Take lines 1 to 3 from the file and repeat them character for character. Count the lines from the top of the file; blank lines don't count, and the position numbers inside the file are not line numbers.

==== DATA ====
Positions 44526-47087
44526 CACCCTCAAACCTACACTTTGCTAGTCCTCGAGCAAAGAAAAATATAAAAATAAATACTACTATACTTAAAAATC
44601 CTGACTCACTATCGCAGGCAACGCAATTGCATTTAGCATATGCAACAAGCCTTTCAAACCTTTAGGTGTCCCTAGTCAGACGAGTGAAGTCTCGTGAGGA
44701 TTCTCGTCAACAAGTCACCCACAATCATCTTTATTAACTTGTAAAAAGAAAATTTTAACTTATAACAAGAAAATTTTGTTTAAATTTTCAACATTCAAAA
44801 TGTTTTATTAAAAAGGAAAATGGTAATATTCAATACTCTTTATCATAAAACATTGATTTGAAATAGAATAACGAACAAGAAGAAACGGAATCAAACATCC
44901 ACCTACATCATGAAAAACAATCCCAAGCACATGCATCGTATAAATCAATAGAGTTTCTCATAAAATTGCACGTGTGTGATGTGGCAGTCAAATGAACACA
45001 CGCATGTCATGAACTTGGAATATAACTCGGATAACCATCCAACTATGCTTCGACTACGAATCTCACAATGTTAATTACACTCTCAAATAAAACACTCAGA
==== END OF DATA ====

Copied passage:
Positions 44526-47087
44526 CACCCTCAAACCTACACTTTGCTAGTCCTCGAGCAAAGAAAAATATAAAAATAAATACTACTATACTTAAAAATC
44601 CTGACTCACTATCGCAGGCAACGCAATTGCATTTAGCATATGCAACAAGCCTTTCAAACCTTTAGGTGTCCCTAGTCAGACGAGTGAAGTCTCGTGAGGA